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Mississippi River Delta

The Mississippi River Delta is the river delta at the confluence of the Mississippi River with the Gulf of Mexico, in Louisiana in the southeastern United States. It is a three-million-acre area of land that stretches from Vermilion Bay on the west, to the Chandeleur Islands in the east, on Louisiana's southeastern coast, it is part of the American Mediterranean Sea and the Louisiana coastal plain, one of the largest areas of coastal wetlands in the United States. The Mississippi River Delta is the 7th largest river delta on Earth and is an important coastal region for the United States, containing more than 2.7 million acres of coastal wetlands and 37% of the estuarine marsh in the conterminous U. S; the coastal area is the nation's largest drainage basin and drains about 41% of the contiguous United States into the Gulf of Mexico at an average rate of 470,000 cubic feet per second. The modern Mississippi River Delta formed over the last 4,500 years as the Mississippi River deposited sand and silt along its banks and in adjacent basins.

The Mississippi River Delta is a river-dominated delta system, influenced by the largest river system in North America. The shape of the current birdfoot delta reflects the dominance the river exerts over the other hydrologic and geologic processes at play in the northern Gulf of Mexico. Prior to the extensive leveeing of the Mississippi River that began in the 1930s, the river avulsed its course in search of a shorter route to the Gulf of Mexico every 1,000–1,500 years; the prehistoric and historic delta lobes of the Mississippi River Delta have influenced the formation of the Louisiana coastline and led to the creation of over four million acres of coastal wetlands. As the river changed course, the natural flow of freshwater and sediment changed as well, resulting in periods of land building and land loss in different areas of the delta; this process by which the river changes course is known as avulsion, or delta-switching, forms the variety of landscapes that make up the Mississippi River Delta.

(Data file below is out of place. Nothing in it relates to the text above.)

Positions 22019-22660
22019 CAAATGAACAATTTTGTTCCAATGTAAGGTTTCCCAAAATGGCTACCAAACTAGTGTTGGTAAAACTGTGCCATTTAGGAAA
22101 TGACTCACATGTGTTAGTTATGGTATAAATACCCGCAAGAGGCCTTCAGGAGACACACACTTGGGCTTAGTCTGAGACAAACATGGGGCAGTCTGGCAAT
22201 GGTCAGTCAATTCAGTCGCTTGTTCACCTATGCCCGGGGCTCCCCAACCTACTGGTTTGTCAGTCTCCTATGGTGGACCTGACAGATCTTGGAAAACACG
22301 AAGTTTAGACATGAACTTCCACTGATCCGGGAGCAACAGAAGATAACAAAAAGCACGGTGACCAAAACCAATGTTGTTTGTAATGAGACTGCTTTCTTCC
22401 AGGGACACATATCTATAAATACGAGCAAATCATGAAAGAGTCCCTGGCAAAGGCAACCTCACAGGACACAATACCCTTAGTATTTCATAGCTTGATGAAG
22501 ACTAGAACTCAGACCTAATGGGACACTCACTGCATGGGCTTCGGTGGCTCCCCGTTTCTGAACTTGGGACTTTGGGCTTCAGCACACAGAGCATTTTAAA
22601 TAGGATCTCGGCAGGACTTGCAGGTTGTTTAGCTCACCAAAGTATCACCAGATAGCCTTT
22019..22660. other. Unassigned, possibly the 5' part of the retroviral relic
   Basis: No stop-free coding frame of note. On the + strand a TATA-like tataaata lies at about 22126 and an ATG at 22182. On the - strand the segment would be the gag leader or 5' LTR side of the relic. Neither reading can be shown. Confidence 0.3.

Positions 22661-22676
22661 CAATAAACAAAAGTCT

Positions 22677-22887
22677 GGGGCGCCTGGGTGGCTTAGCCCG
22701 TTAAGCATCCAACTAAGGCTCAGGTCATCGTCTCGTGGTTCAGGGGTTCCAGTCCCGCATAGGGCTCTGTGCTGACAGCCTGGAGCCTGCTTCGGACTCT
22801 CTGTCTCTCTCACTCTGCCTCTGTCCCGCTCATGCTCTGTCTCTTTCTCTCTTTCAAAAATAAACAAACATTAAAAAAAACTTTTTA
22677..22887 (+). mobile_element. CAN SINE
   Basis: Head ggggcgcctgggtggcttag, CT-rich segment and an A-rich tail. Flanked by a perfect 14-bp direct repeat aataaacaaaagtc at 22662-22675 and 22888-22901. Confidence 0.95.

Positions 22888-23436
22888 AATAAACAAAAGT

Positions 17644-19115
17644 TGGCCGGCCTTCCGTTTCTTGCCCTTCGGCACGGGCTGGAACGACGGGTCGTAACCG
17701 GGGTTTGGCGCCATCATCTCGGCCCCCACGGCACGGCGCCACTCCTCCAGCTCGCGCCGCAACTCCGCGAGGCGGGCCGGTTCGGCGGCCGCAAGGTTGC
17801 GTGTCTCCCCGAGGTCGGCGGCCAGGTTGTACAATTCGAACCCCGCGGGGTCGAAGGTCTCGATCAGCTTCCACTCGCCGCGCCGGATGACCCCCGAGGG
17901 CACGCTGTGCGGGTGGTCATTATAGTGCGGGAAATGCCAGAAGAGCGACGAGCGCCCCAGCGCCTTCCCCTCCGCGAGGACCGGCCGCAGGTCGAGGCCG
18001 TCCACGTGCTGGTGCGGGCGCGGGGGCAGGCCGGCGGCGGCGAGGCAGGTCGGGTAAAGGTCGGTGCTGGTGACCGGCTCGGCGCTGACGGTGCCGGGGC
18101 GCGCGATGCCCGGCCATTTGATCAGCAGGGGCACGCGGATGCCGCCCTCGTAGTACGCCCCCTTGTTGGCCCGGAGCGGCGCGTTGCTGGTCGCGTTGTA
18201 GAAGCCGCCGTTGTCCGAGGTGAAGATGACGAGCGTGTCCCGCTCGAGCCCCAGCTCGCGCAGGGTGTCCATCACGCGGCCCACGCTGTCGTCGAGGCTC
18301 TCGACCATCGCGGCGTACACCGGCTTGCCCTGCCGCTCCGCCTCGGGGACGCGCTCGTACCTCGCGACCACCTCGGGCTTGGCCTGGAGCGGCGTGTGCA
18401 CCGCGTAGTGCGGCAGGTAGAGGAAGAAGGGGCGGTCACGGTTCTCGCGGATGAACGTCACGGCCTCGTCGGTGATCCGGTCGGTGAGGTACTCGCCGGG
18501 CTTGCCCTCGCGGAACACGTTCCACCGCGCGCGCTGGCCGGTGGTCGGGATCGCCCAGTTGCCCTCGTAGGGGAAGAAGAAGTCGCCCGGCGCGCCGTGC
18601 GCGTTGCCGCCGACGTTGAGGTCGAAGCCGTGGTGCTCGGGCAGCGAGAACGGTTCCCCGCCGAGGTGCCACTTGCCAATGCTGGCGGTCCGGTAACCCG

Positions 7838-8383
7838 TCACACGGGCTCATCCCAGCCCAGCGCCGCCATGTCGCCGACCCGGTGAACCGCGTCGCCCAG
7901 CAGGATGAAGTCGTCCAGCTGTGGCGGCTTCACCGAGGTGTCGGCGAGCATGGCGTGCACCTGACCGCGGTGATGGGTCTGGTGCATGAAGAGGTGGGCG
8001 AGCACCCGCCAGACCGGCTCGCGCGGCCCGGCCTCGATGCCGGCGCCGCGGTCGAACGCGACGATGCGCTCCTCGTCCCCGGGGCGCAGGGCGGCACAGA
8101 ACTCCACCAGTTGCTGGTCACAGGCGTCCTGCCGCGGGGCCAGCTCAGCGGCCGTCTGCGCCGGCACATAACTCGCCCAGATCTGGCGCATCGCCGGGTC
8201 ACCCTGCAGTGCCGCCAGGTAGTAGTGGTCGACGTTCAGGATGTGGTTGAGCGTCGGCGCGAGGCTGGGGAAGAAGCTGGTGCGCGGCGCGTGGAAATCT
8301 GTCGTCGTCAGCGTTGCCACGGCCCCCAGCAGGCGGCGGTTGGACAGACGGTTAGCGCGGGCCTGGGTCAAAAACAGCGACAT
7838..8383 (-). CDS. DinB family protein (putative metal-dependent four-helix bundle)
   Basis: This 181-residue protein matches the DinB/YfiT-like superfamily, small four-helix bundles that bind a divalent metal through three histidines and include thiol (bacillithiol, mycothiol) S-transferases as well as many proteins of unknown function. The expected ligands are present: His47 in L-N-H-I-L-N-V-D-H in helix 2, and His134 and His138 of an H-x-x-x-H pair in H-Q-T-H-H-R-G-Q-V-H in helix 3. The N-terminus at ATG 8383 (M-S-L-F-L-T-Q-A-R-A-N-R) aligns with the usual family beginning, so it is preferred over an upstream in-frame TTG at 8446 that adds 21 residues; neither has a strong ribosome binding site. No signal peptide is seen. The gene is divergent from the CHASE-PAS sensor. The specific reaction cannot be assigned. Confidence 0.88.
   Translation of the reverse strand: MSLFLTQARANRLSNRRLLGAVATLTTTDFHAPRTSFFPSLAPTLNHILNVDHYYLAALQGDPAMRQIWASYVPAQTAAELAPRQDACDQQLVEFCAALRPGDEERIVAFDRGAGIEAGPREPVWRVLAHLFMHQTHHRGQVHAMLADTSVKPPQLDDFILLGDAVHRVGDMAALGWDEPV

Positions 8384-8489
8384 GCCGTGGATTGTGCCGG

The Atchafalaya River is the largest distributary of the Mississippi River and is considered to be an influential part of the continual land-building processes within the Mississippi River Delta. The river's tributary channel was formed 500 years ago and the Atchafalaya and Wax Lake deltas emerged around the middle of the twentieth century. Starting with the earliest European settlement, people have struggled with the delta's natural cycle of floods and transgression. Increased economic development and human habitation in the region created a desire to protect society from the threats posed by this mighty waterway. Beginning in the 20th century, advances in technology and engineering allowed humans to alter the river in fundamental ways. Although these changes shielded many people from danger and enabled significant economic development in the region, they have proven to have profoundly negative effects on the downstream delta; the formation of the Mississippi River Delta can be traced back to the late Cretaceous Period 100 million years ago, with the creation of the Mississippi embayment.